Next, Mulligan traveled to Los Angeles, where he wrote arrangements for Stan Kenton and worked various jobs at the coast’s famous clubs, including The Lighthouse and The Haig. In both his writing and playing, Mulligan more and more turned to counterpoint (i.e., relatively independent moving melodic lines) and consequently he felt that he could better express himself without piano accompaniment. Around the same time he met trumpeter Chet Baker and they founded their famous pianoless quartet. Known as the Gerry Mulligan Quartet featuring Chet Baker, the group caught on quickly and before long, Mulligan and Baker were celebrities.

After serving time for narcotics possession, Mulligan returned in the 1950s with various other quartets (usually pianoless), alternately joining up with others, including valve-trombonist Bob Brookmeyer, trumpeter Jon Eardly, tenorist Zoot Sims and later trumpeter Art Farmer. He recorded with numerous musicians, including Thelonious Monk, Paul Desmond, Stan Getz, Ben Webster and Johnny Hodges.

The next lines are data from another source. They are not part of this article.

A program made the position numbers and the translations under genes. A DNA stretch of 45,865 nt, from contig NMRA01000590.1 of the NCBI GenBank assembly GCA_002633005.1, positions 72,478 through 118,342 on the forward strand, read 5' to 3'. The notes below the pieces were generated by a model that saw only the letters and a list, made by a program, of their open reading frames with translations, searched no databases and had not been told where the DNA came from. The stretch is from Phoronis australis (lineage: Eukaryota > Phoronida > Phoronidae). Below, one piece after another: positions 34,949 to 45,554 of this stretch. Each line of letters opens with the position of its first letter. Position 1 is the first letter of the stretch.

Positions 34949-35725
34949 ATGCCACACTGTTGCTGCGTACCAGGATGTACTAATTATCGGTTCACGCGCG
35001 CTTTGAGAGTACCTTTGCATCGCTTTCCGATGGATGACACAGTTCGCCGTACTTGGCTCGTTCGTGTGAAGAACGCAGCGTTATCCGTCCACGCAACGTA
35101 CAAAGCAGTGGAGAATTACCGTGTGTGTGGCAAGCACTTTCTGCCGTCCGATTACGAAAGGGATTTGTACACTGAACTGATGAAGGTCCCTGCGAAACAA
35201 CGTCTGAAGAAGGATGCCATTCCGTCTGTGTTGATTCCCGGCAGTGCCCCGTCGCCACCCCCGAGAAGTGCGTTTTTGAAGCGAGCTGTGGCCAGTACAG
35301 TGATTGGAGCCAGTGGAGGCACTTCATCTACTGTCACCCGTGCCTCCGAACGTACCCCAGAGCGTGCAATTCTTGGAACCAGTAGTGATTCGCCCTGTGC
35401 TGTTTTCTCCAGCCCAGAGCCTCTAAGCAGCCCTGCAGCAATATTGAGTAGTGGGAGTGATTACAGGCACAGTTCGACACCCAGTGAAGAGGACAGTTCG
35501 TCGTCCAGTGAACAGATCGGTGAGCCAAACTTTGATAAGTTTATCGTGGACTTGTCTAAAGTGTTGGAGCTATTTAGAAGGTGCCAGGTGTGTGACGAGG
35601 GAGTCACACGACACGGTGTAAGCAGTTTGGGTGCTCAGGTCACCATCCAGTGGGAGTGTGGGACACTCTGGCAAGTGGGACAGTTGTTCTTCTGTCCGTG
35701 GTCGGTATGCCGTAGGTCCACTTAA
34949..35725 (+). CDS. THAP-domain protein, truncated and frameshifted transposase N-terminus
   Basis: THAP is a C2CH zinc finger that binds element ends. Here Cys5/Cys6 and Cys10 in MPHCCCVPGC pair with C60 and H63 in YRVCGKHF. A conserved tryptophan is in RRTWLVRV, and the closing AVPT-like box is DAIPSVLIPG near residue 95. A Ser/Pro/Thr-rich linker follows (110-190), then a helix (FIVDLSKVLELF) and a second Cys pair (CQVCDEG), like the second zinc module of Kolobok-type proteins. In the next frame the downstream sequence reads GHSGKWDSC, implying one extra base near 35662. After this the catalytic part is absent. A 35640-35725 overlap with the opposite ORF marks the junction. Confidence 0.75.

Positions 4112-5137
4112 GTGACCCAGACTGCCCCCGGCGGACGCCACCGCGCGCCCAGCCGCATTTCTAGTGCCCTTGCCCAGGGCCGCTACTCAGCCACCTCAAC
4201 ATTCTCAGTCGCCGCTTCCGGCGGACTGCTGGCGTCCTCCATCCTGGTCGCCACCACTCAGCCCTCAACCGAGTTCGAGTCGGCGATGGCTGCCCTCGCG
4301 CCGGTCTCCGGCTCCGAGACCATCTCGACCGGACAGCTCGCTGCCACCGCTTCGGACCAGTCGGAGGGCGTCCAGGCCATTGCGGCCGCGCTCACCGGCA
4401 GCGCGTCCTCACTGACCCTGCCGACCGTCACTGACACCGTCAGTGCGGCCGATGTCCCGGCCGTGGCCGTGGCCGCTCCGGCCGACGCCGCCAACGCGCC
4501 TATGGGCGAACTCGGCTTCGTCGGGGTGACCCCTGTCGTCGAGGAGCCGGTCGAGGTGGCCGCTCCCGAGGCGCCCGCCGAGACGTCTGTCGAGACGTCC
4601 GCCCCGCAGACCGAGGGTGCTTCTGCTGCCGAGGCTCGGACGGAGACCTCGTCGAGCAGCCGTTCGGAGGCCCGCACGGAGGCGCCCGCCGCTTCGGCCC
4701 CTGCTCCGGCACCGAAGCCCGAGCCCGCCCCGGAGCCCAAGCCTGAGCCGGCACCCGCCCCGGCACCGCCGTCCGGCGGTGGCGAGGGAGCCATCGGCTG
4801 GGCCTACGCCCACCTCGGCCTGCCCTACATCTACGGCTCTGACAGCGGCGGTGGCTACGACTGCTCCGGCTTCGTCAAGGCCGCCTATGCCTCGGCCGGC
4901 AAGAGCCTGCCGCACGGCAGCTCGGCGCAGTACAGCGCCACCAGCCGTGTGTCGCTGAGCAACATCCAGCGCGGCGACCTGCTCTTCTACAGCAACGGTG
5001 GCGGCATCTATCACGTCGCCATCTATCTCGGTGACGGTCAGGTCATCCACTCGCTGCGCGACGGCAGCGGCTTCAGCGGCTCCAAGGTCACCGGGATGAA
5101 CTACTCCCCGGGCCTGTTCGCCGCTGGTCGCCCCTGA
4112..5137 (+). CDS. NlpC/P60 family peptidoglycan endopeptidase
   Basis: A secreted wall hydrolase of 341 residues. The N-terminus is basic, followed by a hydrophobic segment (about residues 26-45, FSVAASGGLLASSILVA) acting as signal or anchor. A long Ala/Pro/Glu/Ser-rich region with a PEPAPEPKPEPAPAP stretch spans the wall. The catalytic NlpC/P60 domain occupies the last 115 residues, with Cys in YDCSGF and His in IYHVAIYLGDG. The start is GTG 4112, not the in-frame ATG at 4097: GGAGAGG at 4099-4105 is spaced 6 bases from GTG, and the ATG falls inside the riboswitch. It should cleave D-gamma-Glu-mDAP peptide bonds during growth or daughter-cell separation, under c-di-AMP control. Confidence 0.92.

In 1960 Mulligan founded the Concert Jazz Band which remained active until 1964. This orchestra enabled him to combine all his musical passions: composing and arranging, as well as playing baritone and piano. From 1968 he toured on and off for four years with the Dave Brubeck Quartet. In 1971 he founded another big band, known as The Age of Steam Orchestra. In-between he continue to tour and record with his own quartets, while doing numerous incidental gigs with a wide variety of other musicians. In 1992, he organized a new Gerry Mulligan Tentet (featuring Art Farmer and Lee Konitz) for a Re-Birth of the Cool Tour, performing the famous “Birth of the Cool” repertoire, as well as new works written by Mulligan.

Dr. Walter van de Leur



Productie en label: Castus

Gelicenceerd door: Challenge Records

Dutch Jazz Orchestra o.l.v. John Ruocco
Artistic director: Albert Beltman